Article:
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How long should a defendant be held if they can’t afford bail?

by | Feb 9, 2018 | Criminal Defense

A 25-year-old State College woman is seeking a bail modification because procedures in her case have become complex and time-consuming. The woman, who was charged in connection with a drug-overdose death last year, was originally given straight bail of $150,000, which she could not afford.

Now, her case may be transferred from Centre County to Clinton County but the transfer is being appealed. During the appeal, she could be left in the Centre County Correctional Facility for an additional nine to 14 months before she can even be scheduled for a trial.

In this case, two accomplices are accused of the purchase and transfer of drugs to a 35-year-old woman who was found dead along a road in Ferguson Township in 2016. The purchase and transfer occurred in Lock Haven, which is in Clinton County. However, the case was originally filed in Centre County, where the deceased woman was discovered.

The other accomplice in the case was granted unsecured, rather than straight bail, which means that she did not have to pay any money up front. Instead, she agreed to be held liable for $150,000 if she fails to comply with the conditions of her bail bond. In other words, she was released while the State College woman remains in pre-trial detention. The two are charged with essentially the same crime.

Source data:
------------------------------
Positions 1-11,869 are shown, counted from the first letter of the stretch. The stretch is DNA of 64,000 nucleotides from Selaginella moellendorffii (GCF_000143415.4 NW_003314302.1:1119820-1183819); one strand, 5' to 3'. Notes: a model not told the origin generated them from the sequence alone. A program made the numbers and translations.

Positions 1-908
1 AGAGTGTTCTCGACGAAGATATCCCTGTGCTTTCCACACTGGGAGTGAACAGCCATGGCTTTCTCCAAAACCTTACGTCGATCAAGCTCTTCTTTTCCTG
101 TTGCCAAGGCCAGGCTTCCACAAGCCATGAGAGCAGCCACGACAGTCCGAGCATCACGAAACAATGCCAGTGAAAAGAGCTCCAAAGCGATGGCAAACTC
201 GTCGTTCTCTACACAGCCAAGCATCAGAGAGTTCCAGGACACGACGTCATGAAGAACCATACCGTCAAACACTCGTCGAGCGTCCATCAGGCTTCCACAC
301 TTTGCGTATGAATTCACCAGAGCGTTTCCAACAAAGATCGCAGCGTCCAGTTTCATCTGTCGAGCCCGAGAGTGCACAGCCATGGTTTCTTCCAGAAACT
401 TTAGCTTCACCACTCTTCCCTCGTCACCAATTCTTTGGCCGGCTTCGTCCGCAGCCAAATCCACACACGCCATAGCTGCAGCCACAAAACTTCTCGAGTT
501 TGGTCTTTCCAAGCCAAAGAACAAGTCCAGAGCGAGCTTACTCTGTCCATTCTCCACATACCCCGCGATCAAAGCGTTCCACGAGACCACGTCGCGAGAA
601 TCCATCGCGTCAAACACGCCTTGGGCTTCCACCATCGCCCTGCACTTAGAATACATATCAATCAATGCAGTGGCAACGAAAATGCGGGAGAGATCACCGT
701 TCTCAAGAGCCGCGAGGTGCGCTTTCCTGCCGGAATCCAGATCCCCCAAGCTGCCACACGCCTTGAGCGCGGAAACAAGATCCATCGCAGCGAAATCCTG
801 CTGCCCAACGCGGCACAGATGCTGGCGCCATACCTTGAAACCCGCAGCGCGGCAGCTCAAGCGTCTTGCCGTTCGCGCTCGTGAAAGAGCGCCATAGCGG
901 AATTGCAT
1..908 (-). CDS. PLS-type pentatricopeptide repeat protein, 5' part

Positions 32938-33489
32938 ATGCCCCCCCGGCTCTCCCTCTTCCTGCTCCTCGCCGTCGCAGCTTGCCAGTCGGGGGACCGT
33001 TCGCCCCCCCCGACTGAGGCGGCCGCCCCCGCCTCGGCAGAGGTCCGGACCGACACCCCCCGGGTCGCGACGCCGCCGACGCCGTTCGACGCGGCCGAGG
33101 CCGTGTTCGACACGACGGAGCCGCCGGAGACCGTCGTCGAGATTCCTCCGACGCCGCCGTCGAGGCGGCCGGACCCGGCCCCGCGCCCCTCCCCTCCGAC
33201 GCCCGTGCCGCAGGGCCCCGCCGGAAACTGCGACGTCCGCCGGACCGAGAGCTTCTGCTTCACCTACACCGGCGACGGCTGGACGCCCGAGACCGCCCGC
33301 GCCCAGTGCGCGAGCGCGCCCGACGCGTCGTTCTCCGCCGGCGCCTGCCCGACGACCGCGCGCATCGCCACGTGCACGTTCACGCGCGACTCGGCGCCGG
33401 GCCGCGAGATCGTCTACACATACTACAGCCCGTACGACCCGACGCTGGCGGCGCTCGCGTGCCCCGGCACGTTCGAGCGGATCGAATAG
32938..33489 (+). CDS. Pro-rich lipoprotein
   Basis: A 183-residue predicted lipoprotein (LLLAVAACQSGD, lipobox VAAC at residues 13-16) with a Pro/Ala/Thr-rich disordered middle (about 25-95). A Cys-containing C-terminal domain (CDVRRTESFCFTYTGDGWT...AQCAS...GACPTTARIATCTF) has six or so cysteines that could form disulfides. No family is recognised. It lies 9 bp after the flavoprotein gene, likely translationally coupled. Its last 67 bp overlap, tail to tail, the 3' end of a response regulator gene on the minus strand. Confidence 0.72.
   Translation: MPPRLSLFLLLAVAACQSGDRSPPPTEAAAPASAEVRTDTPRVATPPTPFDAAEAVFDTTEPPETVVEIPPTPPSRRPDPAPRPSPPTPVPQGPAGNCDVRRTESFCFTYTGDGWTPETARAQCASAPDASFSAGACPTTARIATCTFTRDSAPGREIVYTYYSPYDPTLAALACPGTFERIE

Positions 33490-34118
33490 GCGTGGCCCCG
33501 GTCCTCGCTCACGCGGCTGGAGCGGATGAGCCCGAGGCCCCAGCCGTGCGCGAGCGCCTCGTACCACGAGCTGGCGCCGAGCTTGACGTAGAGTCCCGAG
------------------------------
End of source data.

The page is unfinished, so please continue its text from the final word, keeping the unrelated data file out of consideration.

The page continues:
The purpose of bail is not to punish defendants but to ensure they appear at court hearings and at trial. The most important factor, in theory, is whether the defendant constitutes a flight risk. However, the seriousness of the offense and the likelihood of conviction can be taken into account as potentially motivating flight. Bail can be secured by money or by conditional release.

The State College woman’s attorney argues that she was cooperative in the investigation. She is undergoing addiction treatment while in jail and has no history of escape. Especially in light of her accomplice’s bail, the attorney recommended she be given conditional bail. He recommended that one of the conditions be continuing her addiction treatment.

While pointing out that the offense is a first-degree felony carrying a standard sentence range of 60-78 months, the assistant district attorney agreed with the defense attorney’s recommendation of bail with conditions.

It is quite troubling when a defendant is forced to endure a long term of pretrial detention without evidence that they are a flight risk. Although the term of incarceration may be applied toward a later sentence for a guilty person, it deprives an innocent person of their liberty.

Where is the presumption of innocence when a person can be required to spend months or even years behind bars before they have even been tried?